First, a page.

Islamic State of Iraq and the Levant
ISIL was founded in 1999 by Jordanian Salafi jihadist Abu Musab al-Zarqawi. It gained global prominence in early 2014 when it drove Iraqi government forces out of key cities in its Western Iraq offensive. In June 2014, the group proclaimed itself a worldwide caliphate and began referring to itself as the Islamic State.
About Islamic State of Iraq and the Levant in brief
The Islamic State of Iraq and the Levant (ISIL) is a militant Islamist group. ISIL was founded in 1999 by Jordanian Salafi jihadist Abu Musab al-Zarqawi. It gained global prominence in early 2014 when it drove Iraqi government forces out of key cities in its Western Iraq offensive. In June 2014, the group proclaimed itself a worldwide caliphate and began referring to itself as the Islamic State. ISIL is known for its videos of beheadings and other types of executions of both soldiers and civilians, including journalists and aid workers. The United Nations holds ISIL responsible for committing human rights abuses, genocide, war crimes, and crimes against humanity. In 2015, ISIL was estimated to have an annual budget of more than US$1 billion and a force of more more than 30,000 fighters. On 31 October 2019, ISIL media announced that Abu Ibrahim al-Hashimi al-Qurashi was the new leader of theIslamic State, after Abu Bakr al-Baghdadi killed himself by detonating a suicide vest during the US Barisha raid in the Syrian rebel-held Idlib province of Syria four days previously. ISIL continued to lose territory to the various military forces allied against it. By December 2017, the Islamic state controlled just 2% of its maximum territory. In December 2017,. Iraqi forces had driven the last remnants of the IslamicState underground, three years after the group captured about a third of Iraq’s territory.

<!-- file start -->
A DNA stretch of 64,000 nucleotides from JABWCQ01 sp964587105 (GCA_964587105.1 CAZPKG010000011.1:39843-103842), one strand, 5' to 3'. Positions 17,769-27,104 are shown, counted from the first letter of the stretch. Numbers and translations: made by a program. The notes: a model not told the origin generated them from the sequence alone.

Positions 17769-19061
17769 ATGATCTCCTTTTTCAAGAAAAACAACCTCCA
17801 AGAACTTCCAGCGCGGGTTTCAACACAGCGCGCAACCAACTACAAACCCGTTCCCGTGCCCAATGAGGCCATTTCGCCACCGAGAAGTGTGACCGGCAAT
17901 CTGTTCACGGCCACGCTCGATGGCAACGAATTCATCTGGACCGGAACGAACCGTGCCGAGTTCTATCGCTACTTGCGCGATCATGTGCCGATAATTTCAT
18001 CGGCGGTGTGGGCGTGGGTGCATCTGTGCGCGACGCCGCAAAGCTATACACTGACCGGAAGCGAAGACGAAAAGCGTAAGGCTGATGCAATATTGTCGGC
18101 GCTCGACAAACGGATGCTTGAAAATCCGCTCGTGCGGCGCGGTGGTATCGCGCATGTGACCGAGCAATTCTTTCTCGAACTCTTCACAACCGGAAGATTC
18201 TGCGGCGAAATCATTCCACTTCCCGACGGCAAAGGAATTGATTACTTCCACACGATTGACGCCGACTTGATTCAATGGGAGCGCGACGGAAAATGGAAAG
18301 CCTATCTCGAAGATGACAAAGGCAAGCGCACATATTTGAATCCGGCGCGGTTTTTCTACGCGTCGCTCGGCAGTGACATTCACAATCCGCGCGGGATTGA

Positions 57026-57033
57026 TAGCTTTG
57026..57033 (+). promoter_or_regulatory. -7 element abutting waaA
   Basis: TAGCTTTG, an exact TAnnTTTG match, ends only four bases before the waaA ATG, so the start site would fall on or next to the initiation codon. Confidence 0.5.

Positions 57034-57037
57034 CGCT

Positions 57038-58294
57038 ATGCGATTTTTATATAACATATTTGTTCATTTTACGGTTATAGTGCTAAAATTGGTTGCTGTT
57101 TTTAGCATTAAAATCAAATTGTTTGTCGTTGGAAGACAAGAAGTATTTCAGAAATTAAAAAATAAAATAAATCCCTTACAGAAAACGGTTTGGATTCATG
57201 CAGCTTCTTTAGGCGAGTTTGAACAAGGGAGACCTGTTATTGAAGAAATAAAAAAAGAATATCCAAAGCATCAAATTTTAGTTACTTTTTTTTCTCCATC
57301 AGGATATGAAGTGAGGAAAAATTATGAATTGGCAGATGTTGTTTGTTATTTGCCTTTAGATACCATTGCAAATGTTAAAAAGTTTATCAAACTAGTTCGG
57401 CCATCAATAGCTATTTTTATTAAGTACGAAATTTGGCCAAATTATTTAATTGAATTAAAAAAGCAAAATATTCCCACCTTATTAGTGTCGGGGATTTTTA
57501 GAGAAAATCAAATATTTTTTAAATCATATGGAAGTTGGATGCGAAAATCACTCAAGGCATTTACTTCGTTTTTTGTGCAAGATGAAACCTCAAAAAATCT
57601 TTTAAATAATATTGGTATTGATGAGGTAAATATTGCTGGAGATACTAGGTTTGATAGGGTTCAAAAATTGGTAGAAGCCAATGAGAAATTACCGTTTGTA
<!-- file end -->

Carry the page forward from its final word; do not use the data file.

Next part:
By March 2019,. ISIL lost one of their last significant territories in the Middle East in the Deir ez-Zor campaign, surrendering their \”tent city\” and pockets in Al-Baghuz Fawqani to the Syrian Democratic Forces after the Battle of Baghuz Fawqani. In April 2013, having expanded into Syria, ISIL adopted the name ad-Dawlah al-Islā-Shām ‘l ‘Irām. As al-Shams, the name ISIL is an acronym of ISIL’s name, which has not been considered so great a relevance so far. While the distinction between the two and the other acronym has been the subject of debate, the use of either one or the other is not considered to be of great relevance. The Islamic State is believed to be operational in 18 countries, including Afghanistan and Pakistan, with \”aspiring branches\” in Mali, Egypt, Somalia, Bangladesh, Indonesia, and the Philippines. The group has been designated as a terrorist organisation by the U.N. and has been criticised for committing ethnic cleansing on a historic scale in northern Iraq. It has been compared with the Greater Levant or Greater Syria, a region often compared with a region in which the group’s name has been translated as al-Sham or Greater Iraq and Syria, which is an Arabic acronym of the word al-Islam f-shām al-Irqah lāq- waqah. The U.S. government and various governments, and mainstream Muslim groups vehemently reject its statehood.